Mark Hurd's career at HP meets an unlikely end

The former CEO avoided attention; he was all about operations, though he could be tough

Mark Hurd
Former HP CEO Mark Hurd.

Hewlett-Packard Co.'s former CEO Mark Hurd was not a typical Silicon Valley chieftain. He rarely sought the stage, a la Apple's Steve Jobs, and he wasn't interested in traveling to Washington, D.C. with Google's Eric Schmidt to help shape big policies.

Hurd avoided the press and didn't even speak at the company's enterprise technology conference this year in Las Vegas. He left that to other HP executives, people who are now his possible successors, including Ann Livermore, executive vice president for HP's enterprise business, and David Donatelli, executive vice president and general manager for enterprise servers and networking.

That lack of attention-seeking by Hurd makes his resignation Friday afternoon as CEO particularly ironic: People who didn't even know who he was because of his low profile will now remember him for the way he left the company's top job.

HP announced late Friday that Hurd was stepping down after a former marketing consultant alleged that he sexually harassed her. A probe found that Hurd had had a personal relationship with the consultant and hid it from the board by using inaccurate expense reports.

But there's a lot more to the story of a person analysts say was an exceptional manager, the person who turned HP around after the dot.com bubble burst and kept it moving forward after CEO Carly Fiorina was fired in 2005. (Fiorina is now running as a Republican candidate for the U.S. Senate in California.)

Hurd was an operations manager. He focused on the spending, the deliverables -- and on keeping investors confident. He didn't talk about his vision very often, he just executed on it. On his watch, HP bought EDS for $13.9 billion; 3Com for $2.7 billion; Palm for $1.2 billion; and a steady stream of software companies, notably Opsware Inc. for $1.6 billion. His goal: to build a product portfolio.

Hurd's effort to create a company that could compete in services as well as assemble end-to-end products for enterprises was paying off in ways that are hard to dispute.

In the first quarter of this year, HP held the No. 1 position in worldwide server market share, with 32.5%, said IDC.

Hurd, who took the HP job after Fiorina's departure in 2005, also rebuilt the company internally, tasking CIO Randy Mott with consolidating HP's data centers, automating the heck out of them, and cutting the application portfolio.

Employees were cut, including 25,000 layoffs announced in September 2008, the same month Wall Street started to implode in the financial crisis. Some analysts felt he went too far, cut too deep, and paid too much for EDS.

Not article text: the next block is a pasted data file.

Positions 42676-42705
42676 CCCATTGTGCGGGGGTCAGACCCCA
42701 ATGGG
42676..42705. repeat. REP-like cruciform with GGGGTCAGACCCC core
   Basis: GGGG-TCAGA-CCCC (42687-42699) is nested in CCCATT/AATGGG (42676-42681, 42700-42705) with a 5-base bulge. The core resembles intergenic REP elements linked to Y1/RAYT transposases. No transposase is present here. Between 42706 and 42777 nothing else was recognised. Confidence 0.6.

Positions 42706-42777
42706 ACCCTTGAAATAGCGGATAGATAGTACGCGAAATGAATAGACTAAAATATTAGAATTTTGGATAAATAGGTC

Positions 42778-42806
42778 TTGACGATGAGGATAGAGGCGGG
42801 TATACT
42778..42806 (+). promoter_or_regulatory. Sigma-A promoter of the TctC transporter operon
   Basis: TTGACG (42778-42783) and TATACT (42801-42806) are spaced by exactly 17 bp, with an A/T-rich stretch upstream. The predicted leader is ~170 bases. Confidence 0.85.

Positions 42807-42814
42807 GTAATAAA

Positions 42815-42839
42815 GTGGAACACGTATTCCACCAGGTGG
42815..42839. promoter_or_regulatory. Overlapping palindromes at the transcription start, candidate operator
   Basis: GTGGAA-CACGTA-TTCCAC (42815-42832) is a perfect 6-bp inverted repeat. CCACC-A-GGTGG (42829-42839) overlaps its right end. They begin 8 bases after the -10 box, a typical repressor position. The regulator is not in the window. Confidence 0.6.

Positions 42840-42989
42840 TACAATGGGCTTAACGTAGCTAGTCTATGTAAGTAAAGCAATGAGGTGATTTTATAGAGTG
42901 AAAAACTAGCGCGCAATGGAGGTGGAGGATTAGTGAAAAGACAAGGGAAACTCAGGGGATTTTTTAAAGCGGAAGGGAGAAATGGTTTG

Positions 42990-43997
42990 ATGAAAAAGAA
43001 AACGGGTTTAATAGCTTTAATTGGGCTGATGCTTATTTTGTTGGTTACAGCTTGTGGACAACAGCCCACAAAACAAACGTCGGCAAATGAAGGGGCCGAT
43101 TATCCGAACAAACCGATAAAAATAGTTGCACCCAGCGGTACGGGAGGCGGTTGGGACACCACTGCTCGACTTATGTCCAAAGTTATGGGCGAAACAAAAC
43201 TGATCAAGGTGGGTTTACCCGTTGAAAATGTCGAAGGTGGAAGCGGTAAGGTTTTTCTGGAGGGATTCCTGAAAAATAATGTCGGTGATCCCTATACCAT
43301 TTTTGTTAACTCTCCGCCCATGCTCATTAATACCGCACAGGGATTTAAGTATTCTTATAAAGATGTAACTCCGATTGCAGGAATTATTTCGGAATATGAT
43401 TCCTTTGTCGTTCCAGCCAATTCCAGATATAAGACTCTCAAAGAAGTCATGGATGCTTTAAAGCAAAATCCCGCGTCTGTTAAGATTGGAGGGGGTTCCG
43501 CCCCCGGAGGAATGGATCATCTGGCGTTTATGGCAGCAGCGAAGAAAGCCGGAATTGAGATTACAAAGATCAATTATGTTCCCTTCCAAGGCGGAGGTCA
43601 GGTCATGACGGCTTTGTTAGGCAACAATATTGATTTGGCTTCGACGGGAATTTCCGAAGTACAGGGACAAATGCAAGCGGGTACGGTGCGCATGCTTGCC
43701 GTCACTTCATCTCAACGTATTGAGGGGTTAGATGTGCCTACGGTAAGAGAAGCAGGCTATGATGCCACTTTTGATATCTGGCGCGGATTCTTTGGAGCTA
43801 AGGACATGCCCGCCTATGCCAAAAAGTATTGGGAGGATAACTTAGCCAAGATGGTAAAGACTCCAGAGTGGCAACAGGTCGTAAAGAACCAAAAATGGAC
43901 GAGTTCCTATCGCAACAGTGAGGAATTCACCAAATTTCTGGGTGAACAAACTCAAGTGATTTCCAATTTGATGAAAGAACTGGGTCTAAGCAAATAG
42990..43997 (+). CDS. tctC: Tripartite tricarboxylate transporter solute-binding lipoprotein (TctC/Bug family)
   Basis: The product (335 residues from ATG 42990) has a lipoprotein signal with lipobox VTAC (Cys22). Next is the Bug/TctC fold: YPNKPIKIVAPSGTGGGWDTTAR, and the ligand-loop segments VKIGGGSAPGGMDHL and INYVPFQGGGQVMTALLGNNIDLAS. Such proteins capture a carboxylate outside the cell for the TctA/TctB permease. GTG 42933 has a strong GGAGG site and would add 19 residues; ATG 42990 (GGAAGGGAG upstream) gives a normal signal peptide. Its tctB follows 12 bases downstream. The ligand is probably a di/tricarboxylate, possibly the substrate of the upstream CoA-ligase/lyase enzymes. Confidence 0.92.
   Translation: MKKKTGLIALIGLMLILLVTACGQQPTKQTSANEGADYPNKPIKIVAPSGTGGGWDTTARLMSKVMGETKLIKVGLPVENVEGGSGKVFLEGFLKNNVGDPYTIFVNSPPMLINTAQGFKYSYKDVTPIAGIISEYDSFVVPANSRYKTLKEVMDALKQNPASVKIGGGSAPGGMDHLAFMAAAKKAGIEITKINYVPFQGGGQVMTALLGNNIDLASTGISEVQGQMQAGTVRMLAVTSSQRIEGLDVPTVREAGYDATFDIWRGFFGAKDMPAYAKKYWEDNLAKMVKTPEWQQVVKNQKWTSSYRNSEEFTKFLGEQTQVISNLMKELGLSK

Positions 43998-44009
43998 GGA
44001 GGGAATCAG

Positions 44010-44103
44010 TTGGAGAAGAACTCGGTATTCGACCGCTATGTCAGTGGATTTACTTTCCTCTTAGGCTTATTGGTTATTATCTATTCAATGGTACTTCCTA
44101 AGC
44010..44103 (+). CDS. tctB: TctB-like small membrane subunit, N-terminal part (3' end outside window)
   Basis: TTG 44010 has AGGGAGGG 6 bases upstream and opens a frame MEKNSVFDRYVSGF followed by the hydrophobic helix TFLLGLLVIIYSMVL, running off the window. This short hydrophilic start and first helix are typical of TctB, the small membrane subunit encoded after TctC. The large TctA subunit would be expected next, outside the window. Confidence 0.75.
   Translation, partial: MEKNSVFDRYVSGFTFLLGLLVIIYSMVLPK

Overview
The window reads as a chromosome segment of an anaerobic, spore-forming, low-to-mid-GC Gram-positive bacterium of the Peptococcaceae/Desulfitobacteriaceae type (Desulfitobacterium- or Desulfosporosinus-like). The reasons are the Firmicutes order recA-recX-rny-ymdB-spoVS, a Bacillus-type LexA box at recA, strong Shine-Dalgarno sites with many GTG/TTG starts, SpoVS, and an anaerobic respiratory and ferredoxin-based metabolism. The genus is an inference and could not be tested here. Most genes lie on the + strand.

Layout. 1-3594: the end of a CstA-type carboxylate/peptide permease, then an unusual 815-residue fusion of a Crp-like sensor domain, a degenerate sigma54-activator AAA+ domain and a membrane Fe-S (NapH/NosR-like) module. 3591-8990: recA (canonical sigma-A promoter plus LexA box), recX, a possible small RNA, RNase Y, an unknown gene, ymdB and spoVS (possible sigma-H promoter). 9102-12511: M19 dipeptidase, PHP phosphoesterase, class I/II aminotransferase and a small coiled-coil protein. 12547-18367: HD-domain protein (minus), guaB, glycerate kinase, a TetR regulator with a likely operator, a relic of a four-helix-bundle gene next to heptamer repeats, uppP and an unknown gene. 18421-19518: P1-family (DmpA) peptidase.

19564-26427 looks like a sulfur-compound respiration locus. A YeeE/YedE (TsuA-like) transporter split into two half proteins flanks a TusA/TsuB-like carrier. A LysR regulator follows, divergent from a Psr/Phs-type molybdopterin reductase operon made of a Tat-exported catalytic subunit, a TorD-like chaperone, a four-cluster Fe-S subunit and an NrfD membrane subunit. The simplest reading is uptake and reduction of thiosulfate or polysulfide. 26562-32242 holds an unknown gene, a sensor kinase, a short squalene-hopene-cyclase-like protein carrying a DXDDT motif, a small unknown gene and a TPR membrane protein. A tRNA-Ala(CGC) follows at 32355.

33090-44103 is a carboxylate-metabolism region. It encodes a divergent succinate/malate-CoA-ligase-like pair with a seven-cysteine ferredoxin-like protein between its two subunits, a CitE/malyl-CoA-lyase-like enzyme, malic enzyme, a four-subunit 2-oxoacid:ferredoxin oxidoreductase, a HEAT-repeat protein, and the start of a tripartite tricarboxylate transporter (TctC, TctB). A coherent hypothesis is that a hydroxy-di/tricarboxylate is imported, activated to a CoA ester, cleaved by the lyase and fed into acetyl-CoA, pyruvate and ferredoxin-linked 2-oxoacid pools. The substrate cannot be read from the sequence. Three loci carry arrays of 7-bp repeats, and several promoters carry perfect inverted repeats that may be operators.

"Mark Hurd drove an amazing turnaround at HP and really made it operationally brilliant," said Martin Reynolds, an analyst at Gartner Inc. But Hurd also "squeezed the image of HP as an innovator," with a lot of focus on cost. Bringing a stronger focus to innovation is something a new CEO could bring to HP.

"There is an opportunity here to bring in new leadership here who can build on Mark Hurd's foundation," said Reynolds.

"It's an awful thing when this happens to anybody," said Charles King, an analyst at Pund-IT, of the circumstances behind Hurd's exit.

"He was also seen as being a very strong operations guy - he had a reputation of being the guy who would come into companies that were operationally inefficient and take names ... and bring those companies back into fiscal balance," said King.

"He was very bold in the way he cut and restructured companies, but he was also extremely aggressive that way," said King.

"The thing that was so amazing about Mark Hurd in his role at Hewlett-Packard was his ability execute on multiple fronts, "said Crawford Del Prete, an analyst at IDC. HP's acquisitions under Hurd's tenure, such as EDS, were "transformative," bringing in skills that HP didn't have, and allowing the company to be far more competitive than it was before he got there.

Del Prete said that, under Hurd, HP has been good at selling the parts of technology companies want and need -- servers and PCs -- but not the entire set of needs.

Analysts don't expect any disruption in the company's operations as a result of Hurd's departure -- something they credit Hurd with.

HP plans to conduct an external and internal search for a replacement, but Jean Bozman, an analyst at IDC, said some of the current crop of HP executives may be attractive to to the board. "There is a fair amount of people inside who can take his place," she said.

Patrick Thibodeau covers SaaS and enterprise applications, outsourcing, government IT policies, data centers and IT workforce issues for Computerworld. Follow Patrick on Twitter at @DCgov or subscribe to Patrick's RSS feed . His e-mail address is pthibodeau@computerworld.com.

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